Game Fiction Day Two: How to Fit your Story to the Theme of the Game

If I gave you a list of well-known movies, I bet that you’ll quickly identify what the theme of the movie is. For example, we know Indiana Jones is pulp, we completely “get” that Army of Darkness is a comedy, and we understand that X-Men III was supposed to be an action movie where Phoenix was…well…The Phoenix. Looking a bit deeper, we can tie specific elements of those creative properties to see secondary themes based on what the movie is about. For example, we know that Indiana Jones is about Indy playing “the hero,” to triumph over the forces of darkness.

Games, on the other hand, may not necessarily be that intuitive. If you think about what a game actually is, it’s really a set of rules that you either manipulate, avoid, or navigate through. In more times than I can count, the games I’ve been involved with have been designed to target as many audiences as possible. In other words, they are designed so that the player designs the theme so it fits with his (or her) style of play. You decide what kind of a game you want to play: action? mystery? political? With that layer of personal involvement, the theme in many games is really driven by the player not by the creator.

Writing game fiction to fit the theme of a game is very challenging because you have to understand not what falls within the boundaries of the theme, but what doesn’t. To get what I’m talking about here, let’s look at one of my favorite player vs. player video games: Soul Caliber III. Having played this game a hundred times or more I know in my deepest heart of health points, that this is an action game, an “I-can-release-some-stress-in-a-5-minute-death-match-fighting-game.” Now say that I want to write a story based on Sophitia, a character who guards a Greek temple and has a small sword and shield. I have the character’s backstory from different elements in the game, but is it enough? How am I going to write a story about a character so that it fits the Soul Caliber theme?

Well, what is Soul Caliber? Hmmm…there’s this gigantic sword of doom and a quest and bad guys like Abyss and…well, shoot. I guess writing a straight-up fantasy story about Sophitia based on the info within the game probably won’t fit the theme. The primary theme of the game is the conflict for a powerful object — a big, damn sword. So if I’m going to write a story that fits the game’s theme (and not just the character), I had better make sure my story is tailored to a “quest” theme which has something to do with a character’s motivation for that huge, evil blade.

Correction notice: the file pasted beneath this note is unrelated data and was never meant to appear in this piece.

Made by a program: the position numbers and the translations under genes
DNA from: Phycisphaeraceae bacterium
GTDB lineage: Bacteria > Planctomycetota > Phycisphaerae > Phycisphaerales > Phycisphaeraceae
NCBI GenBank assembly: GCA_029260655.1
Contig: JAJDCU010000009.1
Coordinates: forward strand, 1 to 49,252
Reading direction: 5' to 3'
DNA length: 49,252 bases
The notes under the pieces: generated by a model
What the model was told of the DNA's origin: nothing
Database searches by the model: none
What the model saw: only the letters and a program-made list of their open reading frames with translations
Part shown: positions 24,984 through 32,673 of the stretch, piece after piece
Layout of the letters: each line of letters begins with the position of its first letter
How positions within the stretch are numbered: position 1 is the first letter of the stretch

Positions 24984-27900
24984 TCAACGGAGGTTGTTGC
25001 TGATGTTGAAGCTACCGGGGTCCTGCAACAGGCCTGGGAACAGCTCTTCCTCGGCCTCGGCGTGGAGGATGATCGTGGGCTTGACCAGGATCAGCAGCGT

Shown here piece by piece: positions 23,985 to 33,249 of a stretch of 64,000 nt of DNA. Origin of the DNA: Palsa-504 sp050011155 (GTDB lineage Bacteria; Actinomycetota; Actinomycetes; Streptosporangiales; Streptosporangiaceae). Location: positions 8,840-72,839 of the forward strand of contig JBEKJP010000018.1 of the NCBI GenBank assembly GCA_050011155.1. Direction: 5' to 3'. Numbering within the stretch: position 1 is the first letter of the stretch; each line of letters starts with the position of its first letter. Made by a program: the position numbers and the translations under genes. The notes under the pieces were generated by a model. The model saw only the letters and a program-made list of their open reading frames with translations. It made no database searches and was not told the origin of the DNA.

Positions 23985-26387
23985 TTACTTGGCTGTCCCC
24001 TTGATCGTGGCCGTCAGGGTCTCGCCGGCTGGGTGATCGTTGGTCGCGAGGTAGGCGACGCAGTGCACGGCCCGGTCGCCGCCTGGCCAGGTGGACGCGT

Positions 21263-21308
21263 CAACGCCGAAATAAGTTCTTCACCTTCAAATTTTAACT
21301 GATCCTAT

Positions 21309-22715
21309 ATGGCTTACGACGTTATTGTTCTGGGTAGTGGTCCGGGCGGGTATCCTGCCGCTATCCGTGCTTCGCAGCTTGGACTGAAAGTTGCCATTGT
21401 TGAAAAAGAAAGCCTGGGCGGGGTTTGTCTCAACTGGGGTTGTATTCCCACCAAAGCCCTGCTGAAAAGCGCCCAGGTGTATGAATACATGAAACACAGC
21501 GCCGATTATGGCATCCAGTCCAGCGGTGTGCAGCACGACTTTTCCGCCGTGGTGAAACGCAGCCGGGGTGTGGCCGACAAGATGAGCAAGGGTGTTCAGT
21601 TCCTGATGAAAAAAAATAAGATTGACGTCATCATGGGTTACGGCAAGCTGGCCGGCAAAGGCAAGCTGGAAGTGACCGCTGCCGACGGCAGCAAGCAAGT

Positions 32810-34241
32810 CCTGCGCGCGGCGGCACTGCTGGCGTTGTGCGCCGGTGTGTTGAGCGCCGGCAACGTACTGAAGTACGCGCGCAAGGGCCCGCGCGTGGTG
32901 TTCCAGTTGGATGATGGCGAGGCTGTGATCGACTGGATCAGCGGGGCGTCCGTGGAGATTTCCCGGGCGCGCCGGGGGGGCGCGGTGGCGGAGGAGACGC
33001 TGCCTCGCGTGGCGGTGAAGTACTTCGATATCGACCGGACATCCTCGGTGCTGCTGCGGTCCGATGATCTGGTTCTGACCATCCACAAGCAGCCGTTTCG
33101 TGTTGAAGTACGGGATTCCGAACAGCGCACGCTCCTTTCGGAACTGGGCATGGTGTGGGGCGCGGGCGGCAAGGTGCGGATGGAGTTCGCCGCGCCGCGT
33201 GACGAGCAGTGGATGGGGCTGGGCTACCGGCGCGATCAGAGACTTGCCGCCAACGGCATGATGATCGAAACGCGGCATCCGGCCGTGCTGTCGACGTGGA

For role-playing games, the themes can be even more convoluted. I’ve written quite a bit of fiction for Obsidian: the Age of Judgement. On the surface, this is a straight-up post-apocalyptic game. But is it? When you sit down to play at the table, you have the option of playing a good or bad character. Each character has their own motivation as to how they might fit within “The Zone,” a monolithic structure which was humanity’s last stand. Here, the theme can be action-oriented, investigative, conspiratorial, righteous, heroic, and a mish-mash of other themes thrown in. In a story I wrote entitled, “Glint,” I purposefully experimented with two character types that, on the surface, appear very similar. This story focused on the secondary theme, the character type’s motivations described in the book, to fit within the setting.

But what is the primary theme of Obsidian? To understand that, we have to take a look at why this setting is considered to be “post-apocalyptic.” In Obsidian, humanity’s evil deeds corrupted the energies of the universe, turning “once wise” daemons into horrific monsters that broke through and slaughtered humankind. Morals are the primary theme of Obsidian for the human characters; anger might be the theme for the daemons, which is something I explored in Part One of a fiction series entitled Triad.

So to fit a game’s theme, game writers should be able to strip out the cool graphics and setting descriptions to see what the game is about at its core. Remember, that themes are not the same thing as a game’s setting; and I strongly recommend structuring your story’s plot even before you worry about describing any game’s setting details.

Game Fiction Series

Day One: Can you Define your Game Fiction Story’s Audience?



Monica Valentinelli is a writer, editor, and game developer. Her portfolio includes stories, games, comics, essays, and pop culture books.

In addition to her own worlds, she has worked on a number of different properties including Firefly, Vampire: the Masquerade, Shadowrun, Hunter: the Vigil, Brandon Sanderson’s Mistborn, and Robert E. Howard’s Conan.

Looking for Monica’s books and games that are still in print? Visit Monica Valentinelli on Amazon’s Author Central or a bookstore and game store near you.

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